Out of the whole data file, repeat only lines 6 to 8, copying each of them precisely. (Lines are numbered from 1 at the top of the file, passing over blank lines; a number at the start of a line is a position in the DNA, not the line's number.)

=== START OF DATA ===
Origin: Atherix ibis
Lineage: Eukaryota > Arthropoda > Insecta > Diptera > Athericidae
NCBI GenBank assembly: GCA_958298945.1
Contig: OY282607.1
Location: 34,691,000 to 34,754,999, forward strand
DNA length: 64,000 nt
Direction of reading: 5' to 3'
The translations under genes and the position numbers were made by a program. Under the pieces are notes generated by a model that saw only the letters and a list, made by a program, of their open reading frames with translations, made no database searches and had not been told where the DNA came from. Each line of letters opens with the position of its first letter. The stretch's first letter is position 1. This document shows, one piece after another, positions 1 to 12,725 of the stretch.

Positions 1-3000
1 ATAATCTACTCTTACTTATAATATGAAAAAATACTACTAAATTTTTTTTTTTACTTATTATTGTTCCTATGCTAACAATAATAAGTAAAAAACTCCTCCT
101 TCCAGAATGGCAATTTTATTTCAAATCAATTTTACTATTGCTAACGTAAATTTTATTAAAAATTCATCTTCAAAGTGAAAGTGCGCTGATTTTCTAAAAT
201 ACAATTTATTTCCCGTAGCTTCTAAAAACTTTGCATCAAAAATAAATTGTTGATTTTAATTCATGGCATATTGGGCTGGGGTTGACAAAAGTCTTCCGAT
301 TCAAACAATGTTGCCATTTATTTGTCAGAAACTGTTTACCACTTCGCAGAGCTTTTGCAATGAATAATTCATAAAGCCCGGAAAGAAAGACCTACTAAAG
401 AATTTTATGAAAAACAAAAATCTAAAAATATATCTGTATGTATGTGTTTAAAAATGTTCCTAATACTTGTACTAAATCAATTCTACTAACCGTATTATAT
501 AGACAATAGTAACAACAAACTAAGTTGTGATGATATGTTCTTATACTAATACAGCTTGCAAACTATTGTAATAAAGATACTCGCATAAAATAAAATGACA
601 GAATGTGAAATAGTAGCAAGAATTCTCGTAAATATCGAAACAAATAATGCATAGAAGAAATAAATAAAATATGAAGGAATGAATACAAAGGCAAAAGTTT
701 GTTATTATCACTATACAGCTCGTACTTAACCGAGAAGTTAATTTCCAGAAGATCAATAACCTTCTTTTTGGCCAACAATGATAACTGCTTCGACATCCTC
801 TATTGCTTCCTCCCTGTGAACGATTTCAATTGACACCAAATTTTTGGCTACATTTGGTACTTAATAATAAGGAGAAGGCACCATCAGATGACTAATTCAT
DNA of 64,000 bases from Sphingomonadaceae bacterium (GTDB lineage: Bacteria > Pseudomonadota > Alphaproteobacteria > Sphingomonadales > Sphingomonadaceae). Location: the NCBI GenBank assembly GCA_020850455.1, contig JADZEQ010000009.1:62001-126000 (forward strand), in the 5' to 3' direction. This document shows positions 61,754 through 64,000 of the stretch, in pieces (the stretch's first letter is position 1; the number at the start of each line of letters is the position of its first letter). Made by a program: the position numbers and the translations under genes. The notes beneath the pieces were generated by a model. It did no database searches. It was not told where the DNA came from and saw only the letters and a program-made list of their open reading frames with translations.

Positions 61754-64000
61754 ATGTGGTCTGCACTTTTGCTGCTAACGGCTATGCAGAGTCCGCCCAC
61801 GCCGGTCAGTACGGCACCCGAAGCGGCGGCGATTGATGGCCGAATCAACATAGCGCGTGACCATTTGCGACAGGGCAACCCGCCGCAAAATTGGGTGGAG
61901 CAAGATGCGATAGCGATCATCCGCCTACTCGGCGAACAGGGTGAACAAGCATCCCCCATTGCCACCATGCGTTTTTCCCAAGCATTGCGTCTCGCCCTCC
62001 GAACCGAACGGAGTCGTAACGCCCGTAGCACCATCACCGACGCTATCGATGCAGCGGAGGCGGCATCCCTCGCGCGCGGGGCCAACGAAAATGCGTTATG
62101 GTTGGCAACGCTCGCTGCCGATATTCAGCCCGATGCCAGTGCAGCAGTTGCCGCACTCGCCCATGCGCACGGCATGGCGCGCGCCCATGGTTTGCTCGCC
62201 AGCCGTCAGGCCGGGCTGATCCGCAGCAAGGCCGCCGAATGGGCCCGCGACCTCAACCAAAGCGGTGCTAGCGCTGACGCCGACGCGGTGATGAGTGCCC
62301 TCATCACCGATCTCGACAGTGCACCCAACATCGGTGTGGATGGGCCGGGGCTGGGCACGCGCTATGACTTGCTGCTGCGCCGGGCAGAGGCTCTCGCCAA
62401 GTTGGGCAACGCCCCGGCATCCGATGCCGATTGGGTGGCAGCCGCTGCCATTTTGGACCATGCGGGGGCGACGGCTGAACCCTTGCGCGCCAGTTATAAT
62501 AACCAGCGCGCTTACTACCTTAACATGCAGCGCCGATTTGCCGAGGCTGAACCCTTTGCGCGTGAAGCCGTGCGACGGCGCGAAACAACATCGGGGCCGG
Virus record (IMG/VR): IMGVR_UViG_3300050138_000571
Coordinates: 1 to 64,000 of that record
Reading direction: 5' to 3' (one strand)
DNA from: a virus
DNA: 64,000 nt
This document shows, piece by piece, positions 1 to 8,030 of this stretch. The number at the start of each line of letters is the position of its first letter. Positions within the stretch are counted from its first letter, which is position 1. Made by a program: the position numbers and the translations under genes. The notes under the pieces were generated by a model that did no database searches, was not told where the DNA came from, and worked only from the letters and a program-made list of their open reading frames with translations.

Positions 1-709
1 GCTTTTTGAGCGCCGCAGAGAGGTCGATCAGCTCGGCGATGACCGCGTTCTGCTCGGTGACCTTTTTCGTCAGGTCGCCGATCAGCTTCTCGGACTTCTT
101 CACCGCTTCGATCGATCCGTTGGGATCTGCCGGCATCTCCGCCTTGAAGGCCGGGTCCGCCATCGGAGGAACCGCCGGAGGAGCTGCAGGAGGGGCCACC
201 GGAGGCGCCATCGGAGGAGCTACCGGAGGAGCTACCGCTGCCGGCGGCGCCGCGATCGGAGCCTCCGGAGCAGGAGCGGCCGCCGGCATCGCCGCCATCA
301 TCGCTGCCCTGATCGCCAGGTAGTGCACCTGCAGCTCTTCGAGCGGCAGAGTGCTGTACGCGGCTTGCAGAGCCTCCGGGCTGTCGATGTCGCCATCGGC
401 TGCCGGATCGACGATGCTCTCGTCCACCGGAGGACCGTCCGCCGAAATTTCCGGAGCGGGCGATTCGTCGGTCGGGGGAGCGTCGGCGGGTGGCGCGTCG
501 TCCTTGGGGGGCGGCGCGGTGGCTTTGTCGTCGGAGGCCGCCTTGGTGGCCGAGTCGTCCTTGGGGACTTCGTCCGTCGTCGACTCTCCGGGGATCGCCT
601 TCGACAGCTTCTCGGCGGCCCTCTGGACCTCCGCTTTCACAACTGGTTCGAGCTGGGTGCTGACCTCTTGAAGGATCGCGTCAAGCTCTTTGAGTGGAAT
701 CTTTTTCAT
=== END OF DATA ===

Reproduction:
DNA length: 64,000 nt
Direction of reading: 5' to 3'
The translations under genes and the position numbers were made by a program. Under the pieces are notes generated by a model that saw only the letters and a list, made by a program, of their open reading frames with translations, made no database searches and had not been told where the DNA came from. Each line of letters opens with the position of its first letter. The stretch's first letter is position 1. This document shows, one piece after another, positions 1 to 12,725 of the stretch.